Oh, dear. Composing a blog post on a lonely Sunday night, 2 martinis closer to the work week, is never a good idea. And yet, here I go.
My twitter profile popped up earlier. “I like curvy roads.” It’s true, yet a little too simple for me at the moment. I ended up switching it to… something I don’t remember right now (2 martinis in, remember? They were big martinis), but I do recall a strong desire to better express my love of back roads.
I’m not talking blue highways here. Least Heat-Moon had the right idea, I’ll happily admit that. He just didn’t go far enough. Blue Highways, if I remember his book right, are the designated Scenic Detours. I am, completely, a fan of Scenic Detours.
However. The best Scenic Detour is one that has not yet been labeled such. It’s the back road that actually runs through the back of beyond, off the map. Too small to even be a blue highway, it is instead the squiggly unnamed line.
A moment from my cross-country roadtrip: My sister C and I were traversing the southern states. We had flown into Atlanta, and were on our way south (okay, time is a little muddled in my head right now, I’ll just say this happened at some point during our road trip). We were SO excited about “Southern Food.” We visited Mary Mac’s in Atlanta, near our hostel, and it was pretty good. Touristy, clearly capital-S Southern, but pretty good.
But then. Then we got lost on a back road. We found ourselves in a tiny town in Georgia, on a Sunday afternoon. The banners for “Boar Days!” were still hanging over Main Street, although the days advertised were one week prior to our own arrival.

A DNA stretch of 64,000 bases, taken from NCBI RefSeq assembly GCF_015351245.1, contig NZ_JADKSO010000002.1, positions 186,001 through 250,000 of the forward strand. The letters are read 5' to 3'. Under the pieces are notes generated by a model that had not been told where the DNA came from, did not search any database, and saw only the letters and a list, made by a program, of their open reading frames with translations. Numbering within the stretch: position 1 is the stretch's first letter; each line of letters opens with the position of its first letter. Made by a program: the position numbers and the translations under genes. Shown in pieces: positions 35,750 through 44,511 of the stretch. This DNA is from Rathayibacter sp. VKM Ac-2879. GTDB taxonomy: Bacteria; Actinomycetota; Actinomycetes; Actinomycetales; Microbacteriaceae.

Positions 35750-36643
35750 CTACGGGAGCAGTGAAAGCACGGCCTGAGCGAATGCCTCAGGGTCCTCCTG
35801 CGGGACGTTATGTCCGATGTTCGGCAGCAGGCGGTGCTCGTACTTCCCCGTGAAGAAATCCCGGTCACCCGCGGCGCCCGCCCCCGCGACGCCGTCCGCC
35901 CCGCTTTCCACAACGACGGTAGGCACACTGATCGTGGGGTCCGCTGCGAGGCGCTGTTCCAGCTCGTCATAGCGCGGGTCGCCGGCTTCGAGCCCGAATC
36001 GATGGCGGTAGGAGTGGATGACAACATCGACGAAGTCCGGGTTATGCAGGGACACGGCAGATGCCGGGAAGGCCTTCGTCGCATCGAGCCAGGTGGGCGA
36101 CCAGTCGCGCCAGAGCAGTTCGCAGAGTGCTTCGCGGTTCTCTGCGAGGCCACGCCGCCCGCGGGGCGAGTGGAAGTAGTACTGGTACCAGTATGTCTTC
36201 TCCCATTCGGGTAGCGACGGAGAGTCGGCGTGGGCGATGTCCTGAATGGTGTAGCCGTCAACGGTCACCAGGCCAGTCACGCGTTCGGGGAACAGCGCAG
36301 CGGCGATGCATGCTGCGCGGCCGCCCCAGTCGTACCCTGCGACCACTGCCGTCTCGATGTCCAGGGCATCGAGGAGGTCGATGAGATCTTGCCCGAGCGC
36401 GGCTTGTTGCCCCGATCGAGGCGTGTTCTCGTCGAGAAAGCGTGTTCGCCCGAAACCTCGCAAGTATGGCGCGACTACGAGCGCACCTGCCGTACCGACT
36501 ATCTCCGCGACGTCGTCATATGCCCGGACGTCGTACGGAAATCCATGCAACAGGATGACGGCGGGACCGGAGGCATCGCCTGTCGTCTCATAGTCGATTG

A restaurant appeared, just as our lunch pangs were starting. We debated. Small town… Kinda sketchy… Totally worth it, we finally decided.
And god, were we right. The interior was decorated to look like an outdoor picnic, with wood tables, red check tablecloths, and faux aluminum siding overhangs. It was adorable.
The food was spectacular. Thanks to the recent Boar Days, they still had barbecued Wild Pig on the menu. We marked our selections on the paper with the stub of the pencil they handed us (collard greens, sweet potatoes, and banana pudding), and within moments they had delivered the first jam jar of our Sweet Tea.
That meal will go down in my own personal history. Not only because of the food. Just after we placed our order, the town’s church let out, and the main room flooded with families in their Sunday best. C and I eavesdropped voraciously. I don’t remember what was said, but I remember a warm, blissful, Southern capital-S feeling.
Then there was the food. I’m not even going to go into it. Except to say that it was multitudinous and splendid. The pudding afterwords especially stands out in my mind. It was simple box pudding, except that they had added real banana slices and ‘nilla wafers. So simple. So perfect.
Ooo! That’s what I changed it too. “I’m always falling off the map.” That was one of the days I fell off the map, with my sister this time. And it was lovely. A moment of location-specific bliss. That is, quite possibly, one of my favorite things in the universe.